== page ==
Living Longer: Longevity Secrets from Centenarians

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living longerLast week, a story made the rounds about an Indonesian man who reportedly died at the golden age of 146. And everyone’s wondering: what was his secret to living longer?

World’s Oldest Man?

First off, it’s hard to know if Saparman Sodimejo, also known as Mbah Gotho, was quite that old. If he were, there would be no record of it: Indonesia didn’t start keeping birth records until 30 years after his supposed birth date.

But that doesn’t mean Sodimejo didn’t live a very long life. He was certainly a centenarian, and outlived four wives and five children. And, surprisingly, he did it without paying much mind to the food he ate or advice to quit smoking. According to his grandson, Sodimejo was a heavy smoker and almost never took ill.

A Town Where People Are Living Longer

Most scientists agree that the maximum lifespan is about 115 to 120 years. But, as I’m sure you’re aware, it’s not that common. And, although Sodimejo may have defied all the odds, he is certainly not alone. For example, along the western coast of southern Italy lies the town of Acciaroli, where a population of 2,000 has had 300 people celebrate their 100th birthday. The town—rather unsurprisingly—has very low rates of heart disease and Alzheimer’s, while many inhabitants smoke just like Sodimejo.

“Secrets” to Living Longer the Healthy Way

As much as geography and genetics play a role in healthy aging, there are scientifically backed measures anyone can take to extend their lives—none of which, by the way, include cigarettes!

1. Be Active Every Day

The centenarians of Acciaroli all tend to get plenty of exercise. It is believed they spend lots of time hiking and hill walking to get from town to their homes, meaning they lead a very active lifestyle. This has benefits for both the heart and mind—a number of associations between exercise and longevity exist. One such form of exercise, high-intensity interval training (HIIT), has been shown to reverse the cellular aging process better than other varieties.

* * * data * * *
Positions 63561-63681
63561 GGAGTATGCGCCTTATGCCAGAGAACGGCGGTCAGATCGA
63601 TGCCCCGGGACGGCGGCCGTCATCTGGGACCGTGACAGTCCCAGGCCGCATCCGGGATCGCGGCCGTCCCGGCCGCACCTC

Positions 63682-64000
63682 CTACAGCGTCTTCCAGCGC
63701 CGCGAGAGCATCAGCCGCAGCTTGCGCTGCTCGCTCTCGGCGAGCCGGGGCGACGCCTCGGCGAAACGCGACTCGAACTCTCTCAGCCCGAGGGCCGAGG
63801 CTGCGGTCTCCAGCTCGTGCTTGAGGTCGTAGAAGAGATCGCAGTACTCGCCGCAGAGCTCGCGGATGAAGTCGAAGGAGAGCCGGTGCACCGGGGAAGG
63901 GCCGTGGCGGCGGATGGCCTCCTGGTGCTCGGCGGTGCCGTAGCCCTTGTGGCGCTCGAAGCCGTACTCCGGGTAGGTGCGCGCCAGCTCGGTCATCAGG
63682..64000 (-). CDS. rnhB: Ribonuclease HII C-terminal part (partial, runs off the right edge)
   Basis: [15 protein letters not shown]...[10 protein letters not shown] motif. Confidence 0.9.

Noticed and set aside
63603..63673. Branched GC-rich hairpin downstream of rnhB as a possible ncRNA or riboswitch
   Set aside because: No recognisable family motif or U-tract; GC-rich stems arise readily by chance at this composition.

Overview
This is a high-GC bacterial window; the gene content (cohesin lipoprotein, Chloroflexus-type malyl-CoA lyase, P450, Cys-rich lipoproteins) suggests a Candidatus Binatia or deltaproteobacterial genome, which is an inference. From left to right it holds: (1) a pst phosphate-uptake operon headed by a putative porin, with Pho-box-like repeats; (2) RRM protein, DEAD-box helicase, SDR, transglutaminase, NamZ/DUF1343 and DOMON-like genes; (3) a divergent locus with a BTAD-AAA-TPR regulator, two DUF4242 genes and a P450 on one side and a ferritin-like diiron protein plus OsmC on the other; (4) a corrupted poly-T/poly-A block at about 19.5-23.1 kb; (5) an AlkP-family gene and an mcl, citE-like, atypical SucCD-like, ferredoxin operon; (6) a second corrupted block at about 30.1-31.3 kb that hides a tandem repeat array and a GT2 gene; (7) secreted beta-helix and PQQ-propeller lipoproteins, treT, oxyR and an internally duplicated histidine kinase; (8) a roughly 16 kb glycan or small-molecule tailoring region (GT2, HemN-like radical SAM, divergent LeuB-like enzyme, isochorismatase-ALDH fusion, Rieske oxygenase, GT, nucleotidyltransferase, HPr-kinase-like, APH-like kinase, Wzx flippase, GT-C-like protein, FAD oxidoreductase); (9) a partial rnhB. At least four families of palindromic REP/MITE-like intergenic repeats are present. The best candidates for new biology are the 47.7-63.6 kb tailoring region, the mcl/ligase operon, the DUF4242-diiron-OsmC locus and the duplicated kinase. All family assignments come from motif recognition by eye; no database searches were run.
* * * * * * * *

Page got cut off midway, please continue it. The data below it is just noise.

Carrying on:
2. Eat the Mediterranean Diet

Although it might not have been the case for Sodimejo, the people of Acciaroli also eat a healthy diet. Based on where they live, they subscribe to a Mediterranean diet that’s high in vegetables and healthy fats from fish and olive oil. Omega-3s in particular, which are found in high amounts in freshwater fish, could slow oxidation in the brain, promote nerve cell connections, and delay conditions like Alzheimer’s. Furthermore, the omega-3s from fish are the primary natural source of docosahexaenoic (DHA) fatty acid. DHA, a key building block in the brain, is known to improve vision and help treat Type 2 diabetes, dementia, and coronary artery disease, among other things.

3. Limit Stress

Another key to longevity that seems to span from the shores of Italy to Indonesia and beyond is limiting stress. According to what I’ve read about the people of Acciaroli, not much has changed in their lives over time. Their society has remained relatively laid back, and has avoided the stresses most of the rest of the world has adopted.

Sodimejo, according to his grandson, also played it pretty cool. Never one to get too worked up, he took every day as it came, and led a pretty relaxing life. You can try and limit the impact of stress on your life by getting better sleep, eating a Mediterranean-style diet, increasing activity, or participating in meditation or mindfulness.

Living Longer, Feeling Good

Now, you might not live till 146, but by following the above tips for health and well-being, you could at least set yourself up for a longer, more enjoyable life. After all, if you want to live longer, don’t you want to feel good, too?



Sources:
Devlin, H., “Is it really possible to live until you’re 146? The science of ageing” Guardian, May 2, 2017; https://www.theguardian.com/science/2017/may/02/is-it-really-possible-to-live-until-youre-146-the-science-of-ageing?CMP=fb_gu, last accessed May 4, 2017.
Adi, G., “Indonesia’s oldest living person attributes longevity to wholeheartedness,” Jakarta Post, September 3, 2016; http://www.thejakartapost.com/news/2016/09/03/indonesias-oldest-living-person-attributes-longevity-to-wholeheartedness.html, last accessed May 4, 2017.
Veciana-Suarez, A., “The type of exercise that will slow aging, according to new study,” Toronto Star, March 27, 2017; https://www.thestar.com/life/2017/03/27/the-type-of-exercise-will-slow-aging-according-to-new-study.html, last accessed May 4, 2017.
Worley, W., “The Italian town where residents live to 100 – and scientists want to know why,” The Independent, March 31, 2016; http://www.independent.co.uk/news/science/italy-acciaroli-scientists-investigate-why-residents-one-town-italy-live-long-a6961371.html, last accessed May 4, 2017.
Thomas, J., “Omega-3 Fatty Acids in Early Prevention of Inflammatory Neurodegenerative Disease: A Focus on Alzheimer’s Disease,” Biomed Research International, 2015; 2015: 172801. doi: 10.1155/2015/172801, last accessed May 4, 2017.
“Find a Vitamin or Supplement; DHA (DOCOSAHEXAENOIC ACID),” WedMD; http://www.webmd.com/vitamins-supplements/ingredientmono-864-dha%20docosahexaenoic%20acid.aspx?activeingredientid=864, last accessed May 9, 2017.

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